Welcome to a new feature in which we explore the various fascinating conditions that can cause various fascinating symptoms, kicking off today with visual hallucinations. Since the goal is curiosity, rather the actual medical utility, these won’t be exhaustive lists of causes. I will include only those conditions that I deem worthy of my time and yours. Additionally, I can’t promise that this feature will be delivered with monthly regularity. I was imagining a timeframe more along the lines of “whenever I feel like it”. That said, I would like to offer the last and most important disclaimer: I am not a doctor and indifferential is not a word. The rest of the information contained here is true to the best of my knowledge. Feel free to use it at dinner parties and when competing against computers on game shows.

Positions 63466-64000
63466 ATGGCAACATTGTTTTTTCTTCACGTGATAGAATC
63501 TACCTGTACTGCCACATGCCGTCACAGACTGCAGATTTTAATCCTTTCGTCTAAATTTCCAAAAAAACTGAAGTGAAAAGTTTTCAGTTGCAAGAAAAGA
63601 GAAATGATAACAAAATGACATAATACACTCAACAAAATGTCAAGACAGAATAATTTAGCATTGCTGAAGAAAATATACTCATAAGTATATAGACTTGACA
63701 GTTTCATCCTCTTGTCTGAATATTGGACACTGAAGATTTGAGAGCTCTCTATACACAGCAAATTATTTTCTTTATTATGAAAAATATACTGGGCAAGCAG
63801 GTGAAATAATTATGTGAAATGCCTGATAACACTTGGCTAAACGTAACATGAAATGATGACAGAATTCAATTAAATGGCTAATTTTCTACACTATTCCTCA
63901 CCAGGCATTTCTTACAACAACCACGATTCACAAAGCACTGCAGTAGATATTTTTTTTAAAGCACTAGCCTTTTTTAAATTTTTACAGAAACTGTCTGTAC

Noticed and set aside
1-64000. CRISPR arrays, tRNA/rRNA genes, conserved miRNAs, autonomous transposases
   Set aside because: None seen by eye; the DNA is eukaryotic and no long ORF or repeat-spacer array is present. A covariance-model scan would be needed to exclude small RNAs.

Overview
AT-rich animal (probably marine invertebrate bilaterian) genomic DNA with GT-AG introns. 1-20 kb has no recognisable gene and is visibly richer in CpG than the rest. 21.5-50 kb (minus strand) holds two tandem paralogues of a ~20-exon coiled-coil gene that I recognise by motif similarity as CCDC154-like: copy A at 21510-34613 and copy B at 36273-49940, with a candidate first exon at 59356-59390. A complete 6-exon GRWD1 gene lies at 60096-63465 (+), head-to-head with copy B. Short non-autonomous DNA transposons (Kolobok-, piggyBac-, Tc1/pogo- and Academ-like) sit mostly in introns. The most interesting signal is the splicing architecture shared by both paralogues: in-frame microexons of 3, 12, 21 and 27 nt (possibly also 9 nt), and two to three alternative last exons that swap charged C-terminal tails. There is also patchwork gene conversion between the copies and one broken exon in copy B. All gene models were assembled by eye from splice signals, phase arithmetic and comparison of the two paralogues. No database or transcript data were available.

A visual hallucination can be summarized as the perception of an external image in the absence of any existing object. This is different from an illusion, in which one perceives a distorted view of one’s surroundings. Visual hallucinations can be simple (shapes and colors) or complex (vivid landscape or figures). Both categories vary not only in their causes, but also in their appearance, a variation that can at times provide insight into the source of the problem.
While many associate visual hallucinations with mental illness, this symptom is not particularly common in schizophrenia or other psychotic disorders. The bulk of hallucinations occurring in schizophrenia are auditory. When visual hallucinations do occur, they are generally complex and may involve humans, animals, and religious figures. The specific content of these visuals may have symbolic value to the person seeing them and are often threatening, or even hostile toward the viewer.